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Developing an Estate Plan that Encourages Observation of A Decedent’s Spiritual Beliefs

Weber Law May 6, 2015

Estate planning serves many functions, such as establishing a plan for legacy succession and preserving personal dignity regarding end of life medical decisions.  One aspect of estate planning that receives less attention involves the use of an estate plan to promote the continued observance of religious beliefs and/or personal value.  Admittedly, financial planning and asset succession is the focus of most estate plans, but passing on religious values and personal belief systems also is an important goal of many individuals constructing an estate plan.

The goal of passing on faith based values to heirs and loved ones often guides estate planning decisions.  Traditional religious values can impact decisions regarding the distribution of assets between loved ones and charities, wishes regarding extraordinary medical measures, appointment of guardians for minor children, and funeral/burial/cremation arrangements.  Most families vary dramatically in terms of their religious values and commitment to a spiritual lifestyle.  Therefore, passionate disputes can arise in the wake of a decedent’s death the proper role and importance of religious values in the administration of an estate.  While estate plans can be used to encourage children, grandchildren, and other loved ones to carry on faith based traditions and values, careful planning might reduce conflict and animosity, which can decimate the bonds between surviving family members.

Requirement of Marrying within Family Religion

The use of estate planning tools to perpetuate personal and religious values can be complicated because overly restrictive requirements might not be enforced by a judge.  The Wall Street Journal (WSJ) reported on a court battle that involved the impact of faith based conditions on legacy succession.  Max Feinberg, who was Jewish, created a trust that made his five grandchildren beneficiaries of a trust once his surviving spouse passed away.  However, the terms of the trust imposed a requirement that the grandchild marry within the Jewish faith, or his or her share of the trust property would pass to the parents’ of the beneficiary.  The trust did permit an exception to marrying outside the Jewish religion provided the non-Jewish spouse converted to Judaism within one year of marriage.  This condition was based on the strong cultural value of perpetuating the Jewish faith by marrying within the religion.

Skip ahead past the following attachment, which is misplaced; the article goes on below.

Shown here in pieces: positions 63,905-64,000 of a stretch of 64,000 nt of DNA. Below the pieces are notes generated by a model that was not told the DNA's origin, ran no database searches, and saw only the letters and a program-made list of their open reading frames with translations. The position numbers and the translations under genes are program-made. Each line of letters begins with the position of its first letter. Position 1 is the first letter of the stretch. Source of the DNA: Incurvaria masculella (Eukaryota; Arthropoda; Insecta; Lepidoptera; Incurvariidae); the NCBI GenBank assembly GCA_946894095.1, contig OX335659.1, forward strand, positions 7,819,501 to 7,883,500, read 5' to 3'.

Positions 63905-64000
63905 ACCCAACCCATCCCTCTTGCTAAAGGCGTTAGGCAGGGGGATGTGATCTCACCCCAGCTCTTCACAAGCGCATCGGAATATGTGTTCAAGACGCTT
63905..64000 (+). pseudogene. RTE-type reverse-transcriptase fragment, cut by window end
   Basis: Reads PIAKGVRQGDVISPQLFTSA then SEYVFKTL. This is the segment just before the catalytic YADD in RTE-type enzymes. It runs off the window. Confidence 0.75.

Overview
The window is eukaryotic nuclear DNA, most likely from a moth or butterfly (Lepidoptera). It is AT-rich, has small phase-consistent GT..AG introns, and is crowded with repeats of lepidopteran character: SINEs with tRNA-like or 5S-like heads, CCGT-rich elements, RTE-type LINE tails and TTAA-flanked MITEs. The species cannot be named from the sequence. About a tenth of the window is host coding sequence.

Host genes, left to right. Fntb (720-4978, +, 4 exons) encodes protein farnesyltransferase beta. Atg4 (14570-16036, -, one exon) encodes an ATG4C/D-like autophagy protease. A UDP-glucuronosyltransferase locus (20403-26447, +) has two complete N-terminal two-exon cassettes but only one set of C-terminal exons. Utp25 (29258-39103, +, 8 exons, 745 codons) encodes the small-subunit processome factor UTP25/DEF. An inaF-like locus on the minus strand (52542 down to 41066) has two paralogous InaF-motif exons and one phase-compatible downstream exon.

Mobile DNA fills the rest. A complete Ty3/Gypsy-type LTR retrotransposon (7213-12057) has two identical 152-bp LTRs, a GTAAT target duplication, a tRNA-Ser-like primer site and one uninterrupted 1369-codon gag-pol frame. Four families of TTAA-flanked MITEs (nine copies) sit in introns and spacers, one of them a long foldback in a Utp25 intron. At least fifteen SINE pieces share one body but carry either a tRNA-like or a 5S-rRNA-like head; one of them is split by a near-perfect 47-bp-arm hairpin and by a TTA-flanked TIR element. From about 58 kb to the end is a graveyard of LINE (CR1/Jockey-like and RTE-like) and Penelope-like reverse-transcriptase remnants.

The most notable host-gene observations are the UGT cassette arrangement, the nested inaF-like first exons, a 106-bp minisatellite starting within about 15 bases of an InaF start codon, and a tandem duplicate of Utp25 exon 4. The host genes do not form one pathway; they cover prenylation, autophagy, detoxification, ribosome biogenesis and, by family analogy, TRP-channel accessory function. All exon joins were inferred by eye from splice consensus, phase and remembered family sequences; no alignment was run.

When Mr. Feinberg passed away, one of his grandchildren received $250,000 from the trust.  However, the other four grandchildren who all married outside the faith received nothing.  Tenacious litigation was initiated by the disinherited grandkids.  The case reached the Illinois Supreme Court, which overturned the lower courts in recognizing the right of the decedent to disinherit his grandkids under these circumstances.  Courts in other states also have upheld such conditions provided they were not crafted in a way to encourage divorce.  Many estate planning professionals recommend efforts during life to educate loved ones and encourage observance of faith based traditions and values to avoid harsh feelings, animosity, and costly litigation of a will or trust.  Language in a will can be one of the least effective ways to impact the behavior and values of descendants.  Religious school, church attendance, and the modeling of spiritual practices in the home constitute a more effective way of promoting inheritance of a decedent’s religious legacy.

Facilitating Ability of Trustee to Honor a Decedent’s Faith Based Values

If an individual urgently wants to use an estate plan to promote personal and spiritual values, a more flexible trust arrangement can provide a better strategy.  Instead of using a trust with strict provisions that penalize non-compliance, a decedent can leave assets in a trust and grant discretion to the trustee.  The trustee can be given broader discretions to consider relevant criteria when making decisions.  While this approach provides criteria to guide the distribution of a decedent’s legacy, the trustee has some flexibility to consider special circumstances that a decedent might not have foreseen when creating a will or trust.  The trustee also will be in a position to weigh the impact of each situation on distribution of the estate assets.

Because the trustee will play a major role in the lives of the beneficiaries in this scenario, the trustee should be someone that the creator believes will make decisions consistent with the decedent’s wishes guided by an understanding of relevant values and religious principles.  If the trustee does not have a thorough understanding of the religious tenants and practices relevant to the decedent, the trust agreement could direct the trustee to consult with a member of the clergy.  A member of the clergy might even be consulted during the process of preparing estate documents regarding matters like burial practices, funeral observances, end-of-life medical decisions, and other relevant issues.

If you have estate planning questions about encouraging loved ones to respect and observe your personal and religious values, we welcome the opportunity to talk to you and answer your questions.  We invite you to call the Kansas Estate Planning Attorney at the Weber Law Office, P.A. or to submit an inquiry form through this website to schedule your initial consultation.